Ángel Sanz Briz

Ángel Sanz Briz 3 Ángel Sanz-Briz was a Spanish diplomat and humanitarian. Sanz - Briz is credited with saving more than 5,200 Jews in German-occupied Hungary from the Holocaust in the later stages of World War II.

Mario Vargas Llosa

Mario Vargas Llosa 3 Jorge Mario Pedro Vargas Llosa, 1st Marquess of Vargas Llosa, more commonly known as Mario Vargas Llosa, is a Peruvian novelist, journalist, essayist and former politician. Vargas Llosa is one of Latin America's most significant novelists and essayists and one of the leading writers of his generation. Some critics consider him to have had a larger international impact and worldwide audience than any other writer of the Latin American Boom. In 2010, he won the Nobel Prize in Literature, "for his cartography of structures of power and his trenchant images of the individual's resistance, revolt, and defeat." He also won the 1967 Rómulo Gallegos Prize, the 1986 Prince of Asturias Award, the 1994 Miguel de Cervantes Prize, the 1995 Jerusalem Prize, the 2012 Carlos Fuentes International Prize, and the 2018 Pablo Neruda Order of Artistic and Cultural Merit. In 2021, he was elected to the Académie française.

Virgen Blanca

Virgen Blanca 3 The Virgen Blanca is the patron saint of the Spanish city Vitoria-Gasteiz. Its festivity is celebrated on 5 August, commonly known as Andre Maria Zuriaren jaiak or las fiestas de la Blanca.

Margarita Xirgu

Margarita Xirgu 3 Margarita Xirgu Subirá, also Margarida Xirgu, was a Spanish stage actress, who was greatly popular throughout her country and Latin America. A friend of the poet Federico García Lorca, she was forced into exile during Francisco Franco's dictatorship of Spain, but continued her work in America. Notable plays in which she appeared include Como tú me Deseas, La casa de Bernarda Alba, and Mariana Pineda.


Gabriel 3 In the Abrahamic religions, Gabriel is an archangel with the power to announce God's will to mankind. He is mentioned in the Hebrew Bible, the New Testament, the Quran and the Kitáb-i-Aqdas. Many Christian traditions – including Eastern Orthodoxy, Catholicism, Lutheranism, and Anglicanism – revere Gabriel as a saint.

Miquel Martí i Pol

Miquel Martí i Pol 3 Miquel Martí i Pol was one of the most popular and widely-read Catalan poets of the twentieth century, publishing more than 1,500 poems.

Victor Hugo

Victor Hugo 3 Victor-Marie Hugo, vicomte Hugo, sometimes nicknamed the Ocean Man, was a French Romantic writer and politician. During a literary career that spanned more than sixty years, he wrote in a variety of genres and forms.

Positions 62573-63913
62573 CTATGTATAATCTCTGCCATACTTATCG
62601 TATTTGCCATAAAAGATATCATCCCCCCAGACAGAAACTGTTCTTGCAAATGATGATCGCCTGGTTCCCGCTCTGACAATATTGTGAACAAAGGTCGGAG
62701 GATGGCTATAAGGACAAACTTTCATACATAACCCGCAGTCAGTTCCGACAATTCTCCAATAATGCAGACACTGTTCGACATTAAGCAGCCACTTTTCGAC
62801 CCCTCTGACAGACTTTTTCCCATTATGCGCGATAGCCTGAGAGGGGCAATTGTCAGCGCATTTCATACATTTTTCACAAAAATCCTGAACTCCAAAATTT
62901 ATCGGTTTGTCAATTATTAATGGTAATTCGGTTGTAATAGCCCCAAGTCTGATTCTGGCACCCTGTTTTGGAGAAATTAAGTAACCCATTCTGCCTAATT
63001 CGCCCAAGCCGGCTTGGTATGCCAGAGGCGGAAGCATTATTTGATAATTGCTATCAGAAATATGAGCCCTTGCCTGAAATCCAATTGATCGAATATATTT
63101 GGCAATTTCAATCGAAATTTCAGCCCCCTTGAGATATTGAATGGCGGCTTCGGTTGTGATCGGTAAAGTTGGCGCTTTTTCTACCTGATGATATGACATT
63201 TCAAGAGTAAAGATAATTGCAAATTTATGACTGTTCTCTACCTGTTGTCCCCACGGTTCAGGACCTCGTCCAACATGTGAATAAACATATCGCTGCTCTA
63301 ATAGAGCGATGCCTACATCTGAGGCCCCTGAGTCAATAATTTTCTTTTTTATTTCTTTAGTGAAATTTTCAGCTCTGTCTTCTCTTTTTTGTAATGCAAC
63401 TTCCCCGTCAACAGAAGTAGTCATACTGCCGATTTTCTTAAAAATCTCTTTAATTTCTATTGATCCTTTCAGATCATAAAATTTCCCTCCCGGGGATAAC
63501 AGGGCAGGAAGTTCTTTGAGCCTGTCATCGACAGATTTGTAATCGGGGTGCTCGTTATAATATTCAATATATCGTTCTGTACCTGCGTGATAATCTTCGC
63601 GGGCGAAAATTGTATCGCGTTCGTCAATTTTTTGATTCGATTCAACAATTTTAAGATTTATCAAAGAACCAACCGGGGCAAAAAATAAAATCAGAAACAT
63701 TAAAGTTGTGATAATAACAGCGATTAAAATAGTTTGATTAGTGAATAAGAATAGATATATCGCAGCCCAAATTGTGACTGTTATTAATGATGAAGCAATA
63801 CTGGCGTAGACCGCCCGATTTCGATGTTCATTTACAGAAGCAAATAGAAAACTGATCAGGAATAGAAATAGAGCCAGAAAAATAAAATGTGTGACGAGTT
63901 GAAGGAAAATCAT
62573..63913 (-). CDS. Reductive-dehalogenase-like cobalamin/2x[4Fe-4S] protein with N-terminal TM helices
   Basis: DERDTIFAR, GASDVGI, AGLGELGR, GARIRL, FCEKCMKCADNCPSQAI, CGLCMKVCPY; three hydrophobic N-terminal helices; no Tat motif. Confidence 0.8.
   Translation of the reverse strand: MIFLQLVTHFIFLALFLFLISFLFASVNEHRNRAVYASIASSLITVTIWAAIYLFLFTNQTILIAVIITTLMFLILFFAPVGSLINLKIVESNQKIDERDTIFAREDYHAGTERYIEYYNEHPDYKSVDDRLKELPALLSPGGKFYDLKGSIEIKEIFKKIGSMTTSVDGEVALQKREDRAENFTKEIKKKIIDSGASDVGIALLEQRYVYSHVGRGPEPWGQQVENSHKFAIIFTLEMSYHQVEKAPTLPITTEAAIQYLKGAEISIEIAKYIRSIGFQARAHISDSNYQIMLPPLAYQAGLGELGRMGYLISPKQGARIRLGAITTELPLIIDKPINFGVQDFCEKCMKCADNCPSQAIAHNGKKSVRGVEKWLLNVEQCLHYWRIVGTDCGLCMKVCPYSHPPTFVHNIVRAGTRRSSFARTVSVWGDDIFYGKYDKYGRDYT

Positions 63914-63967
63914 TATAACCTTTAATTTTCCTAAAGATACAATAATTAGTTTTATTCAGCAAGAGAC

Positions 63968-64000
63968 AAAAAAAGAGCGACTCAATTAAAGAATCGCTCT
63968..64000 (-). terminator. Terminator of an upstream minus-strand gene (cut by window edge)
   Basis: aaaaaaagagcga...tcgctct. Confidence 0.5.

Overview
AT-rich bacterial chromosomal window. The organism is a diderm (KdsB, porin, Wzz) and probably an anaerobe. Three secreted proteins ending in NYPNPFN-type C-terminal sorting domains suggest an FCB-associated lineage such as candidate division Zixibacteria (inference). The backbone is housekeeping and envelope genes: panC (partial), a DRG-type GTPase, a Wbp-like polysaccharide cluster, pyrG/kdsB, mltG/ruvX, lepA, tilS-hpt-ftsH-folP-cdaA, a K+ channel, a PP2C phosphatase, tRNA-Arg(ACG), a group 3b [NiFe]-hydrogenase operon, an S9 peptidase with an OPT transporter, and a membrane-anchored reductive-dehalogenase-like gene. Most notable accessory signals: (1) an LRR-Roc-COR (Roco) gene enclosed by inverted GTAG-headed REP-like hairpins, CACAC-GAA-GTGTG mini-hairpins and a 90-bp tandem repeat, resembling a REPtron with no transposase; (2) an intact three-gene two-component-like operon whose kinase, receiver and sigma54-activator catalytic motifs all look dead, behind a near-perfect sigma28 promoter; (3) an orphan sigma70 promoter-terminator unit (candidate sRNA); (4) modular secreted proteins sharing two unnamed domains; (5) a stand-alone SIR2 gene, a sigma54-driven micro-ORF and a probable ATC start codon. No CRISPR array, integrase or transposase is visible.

Saints Cosmas and Damian

Saints Cosmas and Damian 3 Cosmas and Damian were two Arab physicians and early Christian martyrs. They practised their profession in the seaport of Aegeae, then in the Roman province of Cilicia.

Eugénie de Montijo

Eugénie de Montijo 3 Doña María Eugenia Ignacia Agustina de Palafox y Kirkpatrick, 19th Countess of Teba, 16th Marquise of Ardales, known as Eugénie de Montijo, was Empress of the French from her marriage to Napoleon III on 30 January 1853 until the Emperor was overthrown on 4 September 1870. From 28 July to 4 September 1870, she was the de facto head of state of France.

Claudio Coello

Claudio Coello 3 Claudio Coello was a Spanish Baroque painter. Coello is considered the last great Spanish painter of the 17th century.

Manuel Ruiz Zorrilla

Manuel Ruiz Zorrilla 3 Manuel Ruiz Zorrilla was a Spanish politician. He served as Prime Minister of Spain for a little over ten weeks, in the summer of 1871, and again for eight months, between June 1872 and February 1873.

Che Guevara

Che Guevara 3 Ernesto "Che" Guevara was an Argentine Marxist revolutionary, physician, author, guerrilla leader, diplomat, and military theorist. A major figure of the Cuban Revolution, his stylized visage has become a ubiquitous countercultural symbol of rebellion and global insignia in popular culture.

María Blanchard

María Blanchard 3 María Gutiérrez-Cueto y Blanchard was a Spanish painter. She was known for developing a unique style of Cubism.

Emeterius and Celedonius

Emeterius and Celedonius 3 Saints Emeterius and Celedonius are venerated as saints by the Catholic Church. Two Roman legionaries, they were martyred for their faith around 300. They are patron saints of Calahorra, which is traditionally regarded as the place of their death.

Luis Antonio Belluga y Moncada

Luis Antonio Belluga y Moncada 3 Luis Antonio Belluga y Moncada was a prominent Spanish churchman and statesman during the 18th century.

Juan de Mariana

Juan de Mariana 3 Juan de Mariana,, also known as Father Mariana, was a Spanish Jesuit priest, Scholastic, historian, and member of the Monarchomachs.

Ramón Areces